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Nafld, Liver, Hepatology, Microbiome, Liver Disease, Bacteriology, Biotechnology, Microbiology, Obesity, Mebolic Disease, Diabetes, Pharmaceutical Science

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A reporter's PressPass is required to access this story until the embargo expires on 2-May-2017 12:00 PM EDT

Medicine

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Could Parkinson’s Disease Start in the Gut?

Parkinson’s disease may start in the gut and spread to the brain via the vagus nerve, according to a study published in the April 26, 2017, online issue of Neurology®, the medical journal of the American Academy of Neurology. The vagus nerve extends from the brainstem to the abdomen and controls unconscious body processes like heart rate and food digestion.

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Life

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Honeybees in Danger, Man-Eating Lions of Tsavo, Panamanian Golden Frogs, Giant Sulfur-Powered Shipworms, and More in the Wildlife News Source

The latest research and features on ecology and wildlife.

Medicine

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Microbiome, Gut Bacteria, Salmonella, E. Coli, Mouse, Clostridium

Newborns Get Infection Protection, Not Just Digestion, From Gut Bacteria, New Study in Mice Shows

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Hundreds of thousands of babies worldwide die every year from infections that ravage their digestive systems. New research in mice offers evidence that the difference in survival may come from certain bacteria in their guts, called Clostridia, which appear to provide key protection against infection, in addition to helping digest food.

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Science

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Bacteriology, Biology

Grazing for the Greater Good: Study Finds Amoeba “Grazing,” Killing Bacteria Usually Protected by Film

A University of Wisconsin-Madison professor of bacteriology has shown the first proof that a certain group of amoeba called dictyostelids can penetrate biofilms and eat the bacteria within.

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Is That Real Sand, Orchids and Fungus, Models on Greenhouse Gas Emissions, and More in the Environmental Science News Source

The latest research on the environment in the Environmental Science News Source

Medicine

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age-associated inflammation, intestinal health, Immune Function, gut microbes, TNF)

More Than a ‘Gut Feeling’ on Cause of Age-Associated Inflammation

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Mice in germ-free conditions and then compared to their conventionally raised counterparts. In contrast to conventionally raised mice, the germ-free mice did not show age-related increases in inflammation and a higher proportion of them lived to a ripe old age. Age is associated with an increase in levels of pro-inflammatory cytokines, such as tumor necrosis factor (TNF), in the bloodstream and tissues. It was found that germ-free mice did not have increased TNF with age.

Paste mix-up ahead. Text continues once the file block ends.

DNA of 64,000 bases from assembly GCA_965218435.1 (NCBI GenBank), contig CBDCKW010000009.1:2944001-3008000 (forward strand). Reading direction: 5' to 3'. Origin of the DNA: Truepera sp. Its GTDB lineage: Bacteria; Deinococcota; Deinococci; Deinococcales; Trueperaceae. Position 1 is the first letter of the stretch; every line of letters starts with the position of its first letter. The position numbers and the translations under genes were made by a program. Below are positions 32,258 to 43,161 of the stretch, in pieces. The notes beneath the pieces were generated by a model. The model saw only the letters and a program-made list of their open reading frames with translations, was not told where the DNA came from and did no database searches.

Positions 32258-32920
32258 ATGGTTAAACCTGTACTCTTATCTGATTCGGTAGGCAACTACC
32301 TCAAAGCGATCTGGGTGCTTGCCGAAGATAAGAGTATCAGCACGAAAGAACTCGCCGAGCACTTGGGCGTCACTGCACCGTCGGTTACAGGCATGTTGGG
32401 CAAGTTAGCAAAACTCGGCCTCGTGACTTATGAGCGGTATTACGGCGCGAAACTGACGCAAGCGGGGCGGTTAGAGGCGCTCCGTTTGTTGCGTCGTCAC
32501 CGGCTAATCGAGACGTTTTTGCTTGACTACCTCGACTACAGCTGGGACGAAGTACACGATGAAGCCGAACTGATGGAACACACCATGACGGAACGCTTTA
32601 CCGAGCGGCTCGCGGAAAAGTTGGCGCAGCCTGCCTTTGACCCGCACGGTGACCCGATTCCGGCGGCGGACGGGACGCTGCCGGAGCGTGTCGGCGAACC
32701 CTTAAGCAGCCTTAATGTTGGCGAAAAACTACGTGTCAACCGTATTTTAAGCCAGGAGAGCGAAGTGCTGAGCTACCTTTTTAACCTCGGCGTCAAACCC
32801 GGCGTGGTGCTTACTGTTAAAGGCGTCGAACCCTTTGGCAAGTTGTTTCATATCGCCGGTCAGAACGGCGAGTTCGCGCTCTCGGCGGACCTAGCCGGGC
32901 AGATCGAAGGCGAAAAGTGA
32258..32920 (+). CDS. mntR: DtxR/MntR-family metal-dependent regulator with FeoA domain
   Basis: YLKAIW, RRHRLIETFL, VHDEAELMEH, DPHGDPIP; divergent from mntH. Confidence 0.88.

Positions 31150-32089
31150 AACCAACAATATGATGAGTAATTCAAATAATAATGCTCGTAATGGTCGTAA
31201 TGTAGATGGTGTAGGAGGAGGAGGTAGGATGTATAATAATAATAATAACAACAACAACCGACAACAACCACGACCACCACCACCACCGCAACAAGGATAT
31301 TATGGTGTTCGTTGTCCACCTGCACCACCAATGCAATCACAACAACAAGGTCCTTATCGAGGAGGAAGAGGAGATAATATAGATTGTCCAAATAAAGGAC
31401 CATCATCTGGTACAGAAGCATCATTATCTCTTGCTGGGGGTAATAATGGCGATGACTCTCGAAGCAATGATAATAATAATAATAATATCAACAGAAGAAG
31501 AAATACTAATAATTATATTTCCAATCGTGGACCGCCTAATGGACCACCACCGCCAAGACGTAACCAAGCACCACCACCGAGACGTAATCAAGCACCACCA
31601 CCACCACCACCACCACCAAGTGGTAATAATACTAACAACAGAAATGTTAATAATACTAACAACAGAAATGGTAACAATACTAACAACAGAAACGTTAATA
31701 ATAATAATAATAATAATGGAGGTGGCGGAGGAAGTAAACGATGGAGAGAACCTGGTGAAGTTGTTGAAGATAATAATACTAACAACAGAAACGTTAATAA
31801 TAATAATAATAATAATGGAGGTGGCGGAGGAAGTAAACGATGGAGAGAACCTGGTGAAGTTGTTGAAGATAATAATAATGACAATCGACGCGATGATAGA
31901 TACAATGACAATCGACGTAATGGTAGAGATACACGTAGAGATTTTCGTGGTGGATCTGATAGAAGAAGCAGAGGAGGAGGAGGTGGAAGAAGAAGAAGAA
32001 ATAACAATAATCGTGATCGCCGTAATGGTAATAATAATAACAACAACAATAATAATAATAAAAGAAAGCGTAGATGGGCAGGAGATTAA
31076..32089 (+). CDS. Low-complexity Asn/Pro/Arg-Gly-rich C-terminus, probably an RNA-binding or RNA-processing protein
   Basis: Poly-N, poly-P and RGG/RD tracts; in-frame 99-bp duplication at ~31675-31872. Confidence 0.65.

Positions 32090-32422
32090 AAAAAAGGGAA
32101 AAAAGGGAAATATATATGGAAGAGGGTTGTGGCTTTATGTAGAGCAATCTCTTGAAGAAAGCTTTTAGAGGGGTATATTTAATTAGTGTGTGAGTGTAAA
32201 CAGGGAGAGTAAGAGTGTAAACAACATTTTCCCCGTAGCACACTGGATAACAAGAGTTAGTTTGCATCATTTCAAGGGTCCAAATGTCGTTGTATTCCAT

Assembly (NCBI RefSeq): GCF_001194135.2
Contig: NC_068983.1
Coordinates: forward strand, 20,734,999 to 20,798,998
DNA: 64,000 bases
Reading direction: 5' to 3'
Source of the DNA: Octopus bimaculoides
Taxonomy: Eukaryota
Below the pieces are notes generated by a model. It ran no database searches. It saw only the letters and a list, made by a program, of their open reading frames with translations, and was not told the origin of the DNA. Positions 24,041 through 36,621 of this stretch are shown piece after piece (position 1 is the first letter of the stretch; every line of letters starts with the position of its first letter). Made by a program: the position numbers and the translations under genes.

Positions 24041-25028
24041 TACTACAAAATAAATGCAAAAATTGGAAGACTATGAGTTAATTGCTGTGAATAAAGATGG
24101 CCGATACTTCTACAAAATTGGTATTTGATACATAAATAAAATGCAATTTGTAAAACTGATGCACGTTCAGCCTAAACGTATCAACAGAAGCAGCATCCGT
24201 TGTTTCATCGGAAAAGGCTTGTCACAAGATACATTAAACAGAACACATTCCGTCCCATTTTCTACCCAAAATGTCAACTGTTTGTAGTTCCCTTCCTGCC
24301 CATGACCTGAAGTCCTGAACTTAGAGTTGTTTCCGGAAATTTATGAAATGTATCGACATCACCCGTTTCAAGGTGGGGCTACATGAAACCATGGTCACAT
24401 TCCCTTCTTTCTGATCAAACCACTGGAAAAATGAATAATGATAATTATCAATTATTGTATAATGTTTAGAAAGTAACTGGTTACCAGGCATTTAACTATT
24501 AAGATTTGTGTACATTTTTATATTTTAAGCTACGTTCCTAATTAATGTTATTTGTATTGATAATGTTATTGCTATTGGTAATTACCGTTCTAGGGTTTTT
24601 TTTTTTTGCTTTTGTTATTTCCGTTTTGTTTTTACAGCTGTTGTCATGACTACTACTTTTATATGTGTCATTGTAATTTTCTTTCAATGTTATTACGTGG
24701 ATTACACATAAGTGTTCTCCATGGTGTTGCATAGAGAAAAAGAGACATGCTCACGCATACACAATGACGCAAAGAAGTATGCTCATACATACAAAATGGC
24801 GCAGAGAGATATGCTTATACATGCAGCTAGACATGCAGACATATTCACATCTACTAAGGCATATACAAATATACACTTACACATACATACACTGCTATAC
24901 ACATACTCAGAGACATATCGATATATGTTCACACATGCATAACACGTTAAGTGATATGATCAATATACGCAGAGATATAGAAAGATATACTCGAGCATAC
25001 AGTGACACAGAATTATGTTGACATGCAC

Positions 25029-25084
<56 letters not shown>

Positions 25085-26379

Science

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Bacteria, timesharing, Science (magazine), Division of Biological Sciences, Cell Biology, Biology, Bacteriology, Molecular Biology

Biologists Discover Timesharing Strategy in Bacteria

Biologists have discovered that communities of bacteria have been employing a social timesharing strategy for millions of years. Bacteria facing limited nutrients enter an elegant timesharing strategy--a concept used for vacation homes and social applications--in which communities alternate feeding periods to maximize efficiency.

Medicine

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IBD, Inflammatory Bowel Disease, Nonalcoholic Fatty Liver Disease, Gastroenterolgy, Crohn Disease, Ulcerative Colitis, Liver Disease, epidemiolgy, metabolic risk factor, Cirrhosis, Liver Failure, Liver Fibrosis

Research Focused on Ties Between Inflammatory Bowel Disease, Nonalcoholic Fatty Liver Disease

Research led by a Houston Methodist gastroenterologist shows that patients who have inflammatory bowel disease (IBD) for more than two decades have a higher risk of developing nonalcoholic fatty liver disease (NAFLD).

Medicine

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Emily Severance, Schizophrenia, Probiotic, yeast

Probiotics Benefit in Schizophrenia Shaped by Yeast Infections

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In a small pilot study of men with schizophrenia, researchers at Johns Hopkins Medicine and Sheppard Pratt Health System say they have evidence that adding probiotics -- microorganisms, such as bacteria found in yogurts -- to the patients' diets may help treat yeast infections and ease bowel problems. Probiotics may also decrease delusions and hallucinations, but in the study, these psychiatric benefits mostly affected those without a history of yeast infections.







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